Cockroaches are more than a nuisance in Florida—they’re seemingly everywhere. Roaches aren’t the only pests in Florida but they’re certainly some of the worst to have in your home. Many homeowners in the sunshine state simply accept that cockroaches thrive in the warm, humid climate outside and it’s only a matter of time before a few wander inside.

Is the palmetto bug a roach?

It is! There’s no getting away from roaches, even with a nicer nickname. Typically, a “palmetto bug” is an American cockroach. But people use the name to refer to any of the big outdoor cockroaches that they’ve seen climbing in palm trees and flying around their patios.

Do palm trees attract cockroaches?

Some cockroaches are attracted to palm trees as nesting places. Florida woods roaches and American roaches like the safety provided by palm tree branches. They can find a sturdy shelter atop the tree’s crown, where they’re out of reach of most dangerous predators.

Can I break my lease because of roaches in Florida?

In severe cases, a Florida renter can break their lease because of roaches.

Before taking that step, though, contact your landlord and request pest control service. A professional exterminator should be able to eliminate all but the most severe problems in 1–2 months.

If they decline, you might have grounds to break the lease.3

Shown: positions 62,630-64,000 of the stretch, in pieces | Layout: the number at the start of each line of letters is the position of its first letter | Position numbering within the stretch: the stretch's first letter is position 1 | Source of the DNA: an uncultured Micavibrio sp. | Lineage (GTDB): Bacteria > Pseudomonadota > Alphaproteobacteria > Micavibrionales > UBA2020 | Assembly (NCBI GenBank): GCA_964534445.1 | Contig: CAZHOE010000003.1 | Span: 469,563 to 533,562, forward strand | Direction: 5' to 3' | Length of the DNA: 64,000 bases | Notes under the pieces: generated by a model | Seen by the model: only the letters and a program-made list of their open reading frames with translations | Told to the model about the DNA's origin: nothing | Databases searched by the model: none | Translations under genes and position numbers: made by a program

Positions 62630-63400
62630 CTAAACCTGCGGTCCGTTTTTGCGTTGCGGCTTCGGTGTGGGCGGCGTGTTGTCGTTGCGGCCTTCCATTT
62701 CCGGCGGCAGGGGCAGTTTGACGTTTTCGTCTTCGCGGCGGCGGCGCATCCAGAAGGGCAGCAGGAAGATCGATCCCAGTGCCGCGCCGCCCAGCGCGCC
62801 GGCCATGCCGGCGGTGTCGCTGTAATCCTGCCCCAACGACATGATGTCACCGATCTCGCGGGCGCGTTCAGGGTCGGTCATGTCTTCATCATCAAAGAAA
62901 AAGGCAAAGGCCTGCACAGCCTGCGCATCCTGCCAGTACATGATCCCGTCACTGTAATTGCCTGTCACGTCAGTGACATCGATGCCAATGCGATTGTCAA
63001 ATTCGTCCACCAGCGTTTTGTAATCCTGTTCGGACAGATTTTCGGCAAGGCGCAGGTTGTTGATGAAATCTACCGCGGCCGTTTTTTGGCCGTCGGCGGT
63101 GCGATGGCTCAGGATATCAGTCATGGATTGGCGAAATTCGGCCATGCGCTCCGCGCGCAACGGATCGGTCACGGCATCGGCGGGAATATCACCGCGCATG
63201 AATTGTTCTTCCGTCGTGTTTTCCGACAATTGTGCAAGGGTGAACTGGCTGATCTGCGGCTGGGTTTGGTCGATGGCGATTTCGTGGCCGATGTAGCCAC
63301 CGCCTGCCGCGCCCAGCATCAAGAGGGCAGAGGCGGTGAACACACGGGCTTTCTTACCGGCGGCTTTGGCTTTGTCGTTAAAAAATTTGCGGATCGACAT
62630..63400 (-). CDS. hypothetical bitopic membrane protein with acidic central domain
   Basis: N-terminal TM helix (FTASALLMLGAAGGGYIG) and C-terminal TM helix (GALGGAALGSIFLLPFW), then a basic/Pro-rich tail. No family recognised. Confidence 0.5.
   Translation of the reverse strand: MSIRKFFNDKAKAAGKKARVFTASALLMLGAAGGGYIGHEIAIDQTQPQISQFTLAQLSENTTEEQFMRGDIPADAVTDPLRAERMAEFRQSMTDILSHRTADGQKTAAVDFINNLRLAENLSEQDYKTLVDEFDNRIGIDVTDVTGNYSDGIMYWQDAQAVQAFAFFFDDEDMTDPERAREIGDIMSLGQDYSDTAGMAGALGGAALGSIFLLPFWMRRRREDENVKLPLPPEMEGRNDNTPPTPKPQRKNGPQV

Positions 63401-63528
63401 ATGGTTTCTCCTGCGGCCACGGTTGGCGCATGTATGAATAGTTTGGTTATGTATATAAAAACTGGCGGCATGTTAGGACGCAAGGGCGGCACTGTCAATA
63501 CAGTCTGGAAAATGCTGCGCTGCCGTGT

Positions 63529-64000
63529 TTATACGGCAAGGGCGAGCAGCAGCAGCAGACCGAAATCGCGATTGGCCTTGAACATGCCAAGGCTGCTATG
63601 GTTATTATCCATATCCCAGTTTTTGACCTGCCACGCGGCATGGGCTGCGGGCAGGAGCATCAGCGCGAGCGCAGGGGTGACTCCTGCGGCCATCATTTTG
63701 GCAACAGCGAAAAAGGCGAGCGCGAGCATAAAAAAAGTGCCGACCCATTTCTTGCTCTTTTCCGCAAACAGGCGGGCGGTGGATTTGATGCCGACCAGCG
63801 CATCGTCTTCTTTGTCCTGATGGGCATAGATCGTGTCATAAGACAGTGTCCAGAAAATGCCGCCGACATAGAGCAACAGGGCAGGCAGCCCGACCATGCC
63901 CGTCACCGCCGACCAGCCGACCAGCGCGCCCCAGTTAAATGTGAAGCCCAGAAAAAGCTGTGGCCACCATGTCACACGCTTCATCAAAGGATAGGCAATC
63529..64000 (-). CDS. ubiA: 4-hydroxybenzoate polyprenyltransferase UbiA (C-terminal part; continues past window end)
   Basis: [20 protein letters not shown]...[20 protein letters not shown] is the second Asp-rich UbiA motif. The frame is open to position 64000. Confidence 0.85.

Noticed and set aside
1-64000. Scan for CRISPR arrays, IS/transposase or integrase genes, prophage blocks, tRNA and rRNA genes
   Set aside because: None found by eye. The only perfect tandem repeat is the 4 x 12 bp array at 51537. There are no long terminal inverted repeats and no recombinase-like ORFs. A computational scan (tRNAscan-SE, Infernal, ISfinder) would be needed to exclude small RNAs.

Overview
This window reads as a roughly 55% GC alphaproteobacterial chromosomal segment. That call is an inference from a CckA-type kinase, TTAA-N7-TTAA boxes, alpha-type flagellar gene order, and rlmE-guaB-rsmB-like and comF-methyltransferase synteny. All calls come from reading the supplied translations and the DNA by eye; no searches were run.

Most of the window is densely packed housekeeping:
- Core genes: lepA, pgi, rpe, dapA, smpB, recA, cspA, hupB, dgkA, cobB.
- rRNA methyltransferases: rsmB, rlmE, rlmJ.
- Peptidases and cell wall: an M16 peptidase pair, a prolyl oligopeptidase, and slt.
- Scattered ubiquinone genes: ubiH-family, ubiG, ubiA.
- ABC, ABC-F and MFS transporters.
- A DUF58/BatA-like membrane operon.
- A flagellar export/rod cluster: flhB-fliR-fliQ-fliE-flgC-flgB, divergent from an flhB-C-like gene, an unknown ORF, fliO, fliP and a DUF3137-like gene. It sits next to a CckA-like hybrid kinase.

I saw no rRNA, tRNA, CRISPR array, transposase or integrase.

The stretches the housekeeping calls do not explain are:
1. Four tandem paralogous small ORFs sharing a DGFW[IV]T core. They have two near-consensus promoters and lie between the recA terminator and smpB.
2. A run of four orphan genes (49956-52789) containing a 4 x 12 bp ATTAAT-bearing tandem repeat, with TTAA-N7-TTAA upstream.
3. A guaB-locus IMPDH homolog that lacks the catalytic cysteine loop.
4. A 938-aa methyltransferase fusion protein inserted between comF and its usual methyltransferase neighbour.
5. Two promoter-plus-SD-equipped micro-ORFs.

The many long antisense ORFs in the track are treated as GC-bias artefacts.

The key legislation is Florida Statute 83.51:

“The landlord … shall, at all times during the tenancy, make reasonable provisions for: > 1. The extermination of rats, mice, roaches, ants…

If your landlord refuses to “make reasonable provisions” and you’re still dealing with a serious pest problem, the landlord might be in violation of this statue. In that case, you should provide them with a written notice that, in 7 days, you intend to vacate.

Per Florida Statue 83.56:

If the landlord materially fails to comply with s. 83.51(1) … within 7 days after delivery of written notice by the tenant … the tenant may terminate the rental agreement.5

The most important thing is documenting the problem in as much detail as possible.4 Take lots of time-stamped photos and videos and record everything in writing. If your landlord’s not cooperating with your pest control needs, there’s a decent chance they won’t willingly cooperate with your desire to break your lease, either. You’ll want good evidence to back up your claims.


For so many people, enjoying the Florida lifestyle means living with Florida roaches. It doesn’t have to be that way!

You’ve met the most common types of roaches in Florida. Now, use the roach control tips above to start eliminating these pests and keep your home clear of cockroaches for good!

You can do it!


  1. Koehler, P. G. et al. () Cockroaches and Their Management. University of Florida Extension. Retrieved from
  2. Cockroach Prevention Tips for Lake Worth Homes & Businesses. NozzleNolen. Retrieved from
  3. Latham, Kate (2020) Can I Break My Lease Because of Roaches? Insect Cop. Retrieved from
  4. Morley, Miranda (2017) How to Break a Lease Due to Cockroaches. Sapling. Retrieved from
  5. 2011 Florida Statutes. The Florida Senate. Retrieved from